(iii) The operation of a retail establishment.

    l. Processor means any person engaged in commercial, custom, or institutional processing of fish or fishery products, either in the United States or in a foreign country. A processor includes any person engaged in the production of foods that are to be used in market or consumer tests.

    m. Scombroid toxin-forming species means tuna, bluefish, mahi mahi, and other species, whether or not in the family Scombridae, in which significant levels of histamine may be produced in the fish flesh by decarboxylation of free histidine as a result of exposure of the fish after capture to temperatures that permit the growth of mesophilic bacteria.

    n. Shall is used to state mandatory requirements.

    o. Shellfish control authority means a Federal, State, or foreign agency, or sovereign tribal government, legally responsible for the administration of a program that includes activities such as classification

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  • of molluscan shellfish growing areas, enforcement of molluscan shellfish harvesting controls, and certification of molluscan shellfish processors.

    p. Shellstock means raw, in-shell molluscan shellfish.

    q. Should is used to state recommended or advisory procedures or to identify recommended equipment.

    r. Shucked shellfish means molluscan shellfish that have one or both shells removed.

    s. Smoked or smoke-flavored fishery products means the finished food prepared by:

    (1) Treating fish with salt (sodium chloride), and

    (2) Subjecting it to the direct action of smoke from burning wood, sawdust, or similar material and/ or imparting to it the flavor of smoke by a means such as immersing it in a solution of wood smoke.

    t. Tag means a record of harvesting information attached to a container of shellstock by the harvester or processor.

    Sec. 123.5 Current good manufacturing practice

    a. Part 110 of this chapter applies in determining whether the facilities, methods, practices, and controls used to process fish and fishery products are safe, and whether these products have been processed under sanitary conditions.

    b. The purpose of this part is to set forth requirements specific to the processing of fish and fishery products.

    Sec. 123.6 Hazard Analysis and Hazard Analysis Critical Control Point (HACCP) plan

    a. Hazard analysis. Every processor shall conduct, or have conducted for it, a hazard analysis to determine whether there are food safety hazards that are reasonably likely to occur for each kind of fish and fishery product processed by that processor and to identify the preventive measures that the processor can apply to control those hazards. Such food safety hazards can be introduced both within and outside the processing plant environment, including food safety hazards that can occur before, during, and after harvest. A food safety hazard that is reasonably likely to occur is one for which a prudent processor would establish controls because experience, illness data, scientific reports, or other information provide a basis to conclude that there is a reasonable possibility that it will occur in the particular type of fish or fishery product being processed in the absence of those controls.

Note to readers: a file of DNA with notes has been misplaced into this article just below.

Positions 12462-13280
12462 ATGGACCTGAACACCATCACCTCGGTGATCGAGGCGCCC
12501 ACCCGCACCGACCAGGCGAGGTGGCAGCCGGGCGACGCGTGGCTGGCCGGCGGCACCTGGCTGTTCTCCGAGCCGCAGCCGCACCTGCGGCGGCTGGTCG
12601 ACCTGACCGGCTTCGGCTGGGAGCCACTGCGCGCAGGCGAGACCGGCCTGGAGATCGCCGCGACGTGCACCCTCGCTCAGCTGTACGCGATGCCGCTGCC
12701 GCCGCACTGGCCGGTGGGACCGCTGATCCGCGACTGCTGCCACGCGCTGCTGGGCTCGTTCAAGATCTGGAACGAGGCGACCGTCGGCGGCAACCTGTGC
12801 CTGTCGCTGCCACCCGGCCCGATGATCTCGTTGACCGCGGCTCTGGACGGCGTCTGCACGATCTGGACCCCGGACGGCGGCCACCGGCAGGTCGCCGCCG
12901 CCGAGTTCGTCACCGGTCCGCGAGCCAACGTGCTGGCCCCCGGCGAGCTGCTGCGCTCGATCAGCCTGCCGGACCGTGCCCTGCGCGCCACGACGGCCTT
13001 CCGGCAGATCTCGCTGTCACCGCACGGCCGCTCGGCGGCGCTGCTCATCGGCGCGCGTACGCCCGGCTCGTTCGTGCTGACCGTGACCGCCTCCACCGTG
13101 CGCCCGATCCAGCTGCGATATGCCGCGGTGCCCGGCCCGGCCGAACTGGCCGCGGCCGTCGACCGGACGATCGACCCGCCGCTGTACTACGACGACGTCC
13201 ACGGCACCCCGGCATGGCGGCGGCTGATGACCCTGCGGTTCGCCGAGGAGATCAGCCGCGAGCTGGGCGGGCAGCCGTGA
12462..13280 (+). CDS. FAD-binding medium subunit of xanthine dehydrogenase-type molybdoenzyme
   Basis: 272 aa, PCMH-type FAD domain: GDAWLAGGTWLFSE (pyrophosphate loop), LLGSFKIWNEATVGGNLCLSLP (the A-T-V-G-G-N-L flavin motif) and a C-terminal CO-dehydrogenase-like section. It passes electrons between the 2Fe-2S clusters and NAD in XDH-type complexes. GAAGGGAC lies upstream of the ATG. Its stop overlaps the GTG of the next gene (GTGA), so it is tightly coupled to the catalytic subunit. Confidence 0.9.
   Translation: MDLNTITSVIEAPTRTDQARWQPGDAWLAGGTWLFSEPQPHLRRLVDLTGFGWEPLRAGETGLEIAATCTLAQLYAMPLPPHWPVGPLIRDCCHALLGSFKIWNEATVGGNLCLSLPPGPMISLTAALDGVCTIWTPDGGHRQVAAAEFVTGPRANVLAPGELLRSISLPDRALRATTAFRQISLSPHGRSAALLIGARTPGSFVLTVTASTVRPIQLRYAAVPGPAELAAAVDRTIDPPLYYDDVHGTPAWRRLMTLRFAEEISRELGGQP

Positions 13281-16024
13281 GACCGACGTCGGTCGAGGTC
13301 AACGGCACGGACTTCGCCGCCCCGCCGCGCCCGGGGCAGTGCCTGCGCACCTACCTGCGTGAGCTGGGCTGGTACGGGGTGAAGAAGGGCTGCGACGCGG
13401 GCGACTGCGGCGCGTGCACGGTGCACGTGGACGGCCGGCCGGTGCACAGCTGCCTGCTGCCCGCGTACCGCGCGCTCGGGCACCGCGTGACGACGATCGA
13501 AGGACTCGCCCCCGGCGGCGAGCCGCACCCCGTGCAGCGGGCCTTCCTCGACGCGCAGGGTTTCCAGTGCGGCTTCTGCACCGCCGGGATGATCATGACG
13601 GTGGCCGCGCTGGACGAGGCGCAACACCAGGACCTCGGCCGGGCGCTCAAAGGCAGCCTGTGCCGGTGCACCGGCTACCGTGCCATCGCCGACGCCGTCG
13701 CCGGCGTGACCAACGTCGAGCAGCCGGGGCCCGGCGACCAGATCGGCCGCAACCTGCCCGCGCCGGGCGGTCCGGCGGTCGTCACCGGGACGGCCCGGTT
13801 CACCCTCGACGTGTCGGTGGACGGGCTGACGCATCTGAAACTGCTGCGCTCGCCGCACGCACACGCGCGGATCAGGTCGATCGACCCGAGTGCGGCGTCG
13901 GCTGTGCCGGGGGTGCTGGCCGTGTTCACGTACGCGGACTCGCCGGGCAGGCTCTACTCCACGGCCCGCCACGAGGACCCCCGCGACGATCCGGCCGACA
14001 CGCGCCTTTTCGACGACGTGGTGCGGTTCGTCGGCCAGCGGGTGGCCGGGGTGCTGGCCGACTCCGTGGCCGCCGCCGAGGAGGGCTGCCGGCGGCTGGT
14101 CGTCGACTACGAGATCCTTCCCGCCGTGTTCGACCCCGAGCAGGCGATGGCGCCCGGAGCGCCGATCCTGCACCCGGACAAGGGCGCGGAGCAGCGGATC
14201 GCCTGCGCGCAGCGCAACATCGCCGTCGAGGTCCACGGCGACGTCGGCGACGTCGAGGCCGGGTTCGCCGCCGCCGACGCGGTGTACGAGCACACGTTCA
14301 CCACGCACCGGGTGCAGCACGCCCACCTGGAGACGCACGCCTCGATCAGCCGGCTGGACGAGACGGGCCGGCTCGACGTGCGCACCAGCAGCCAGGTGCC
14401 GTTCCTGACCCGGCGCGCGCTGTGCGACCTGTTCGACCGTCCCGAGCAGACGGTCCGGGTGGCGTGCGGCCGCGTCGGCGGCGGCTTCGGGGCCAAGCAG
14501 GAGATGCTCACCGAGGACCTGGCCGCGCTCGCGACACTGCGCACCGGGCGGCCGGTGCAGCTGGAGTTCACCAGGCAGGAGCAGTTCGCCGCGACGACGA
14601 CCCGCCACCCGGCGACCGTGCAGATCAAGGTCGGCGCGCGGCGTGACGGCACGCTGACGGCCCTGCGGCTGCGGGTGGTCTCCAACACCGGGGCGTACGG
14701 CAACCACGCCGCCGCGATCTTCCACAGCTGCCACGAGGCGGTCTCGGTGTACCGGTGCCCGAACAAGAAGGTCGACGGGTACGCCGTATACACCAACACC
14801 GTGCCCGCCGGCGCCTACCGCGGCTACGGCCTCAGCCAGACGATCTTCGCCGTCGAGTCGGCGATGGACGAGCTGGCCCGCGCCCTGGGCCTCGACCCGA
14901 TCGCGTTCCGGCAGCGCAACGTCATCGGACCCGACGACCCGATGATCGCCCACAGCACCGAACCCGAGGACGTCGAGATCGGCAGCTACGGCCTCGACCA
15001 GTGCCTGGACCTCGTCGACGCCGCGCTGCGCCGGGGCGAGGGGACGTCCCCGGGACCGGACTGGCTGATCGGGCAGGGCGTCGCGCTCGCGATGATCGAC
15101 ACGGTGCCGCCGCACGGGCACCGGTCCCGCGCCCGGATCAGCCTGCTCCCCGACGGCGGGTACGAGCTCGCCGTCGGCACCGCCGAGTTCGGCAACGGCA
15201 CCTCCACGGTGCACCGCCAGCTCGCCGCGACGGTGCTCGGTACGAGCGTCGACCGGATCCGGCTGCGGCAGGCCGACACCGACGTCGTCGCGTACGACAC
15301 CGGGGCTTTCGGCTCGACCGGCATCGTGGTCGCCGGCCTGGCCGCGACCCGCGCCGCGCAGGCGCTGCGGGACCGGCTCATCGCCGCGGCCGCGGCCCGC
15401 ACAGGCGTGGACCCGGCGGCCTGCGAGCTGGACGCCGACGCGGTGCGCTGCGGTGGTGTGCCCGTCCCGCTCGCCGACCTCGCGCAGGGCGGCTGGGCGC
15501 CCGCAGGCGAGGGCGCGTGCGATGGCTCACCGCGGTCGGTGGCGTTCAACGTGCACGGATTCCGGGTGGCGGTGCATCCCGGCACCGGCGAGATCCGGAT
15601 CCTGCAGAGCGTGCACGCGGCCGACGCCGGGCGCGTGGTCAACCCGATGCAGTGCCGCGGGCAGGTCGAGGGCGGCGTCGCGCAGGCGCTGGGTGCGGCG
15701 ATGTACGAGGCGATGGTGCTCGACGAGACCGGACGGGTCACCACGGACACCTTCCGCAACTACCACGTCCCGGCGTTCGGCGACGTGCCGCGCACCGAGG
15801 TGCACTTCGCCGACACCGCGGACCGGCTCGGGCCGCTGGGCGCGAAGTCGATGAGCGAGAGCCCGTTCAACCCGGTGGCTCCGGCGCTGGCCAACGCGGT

b. The HACCP plan. Every processor shall have and implement a written HACCP plan whenever a hazard analysis reveals one or more food safety hazards that are reasonably likely to occur, as described in paragraph (a) of this section. A HACCP plan shall be specific to:

    (1) Each location where fish and fishery products are processed by that processor; and

    (2) Each kind of fish and fishery product processed by the processor. The plan may group kinds of fish and fishery products

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  • together, or group kinds of production methods together, if the food safety hazards, critical control points, critical limits, and procedures required to be identified and performed in paragraph (c) of this section are identical for all fish and fishery products so grouped or for all production methods so grouped.

    c. The contents of the HACCP plan. The HACCP plan shall, at a minimum:

    (1) List the food safety hazards that are reasonably likely to occur, as identified in accordance with paragraph (a) of this section, and that thus must be controlled for each fish and fishery product. Consideration should be given to whether any food safety hazards are reasonably likely to occur as a result of the following:

    (i) Natural toxins;

    (ii) Microbiological contamination;

    (iii) Chemical contamination;

    (iv) Pesticides;

    (v) Drug residues;

    (vi) Decomposition in scombroid toxin-forming species or in any other species where a food safety hazard has been associated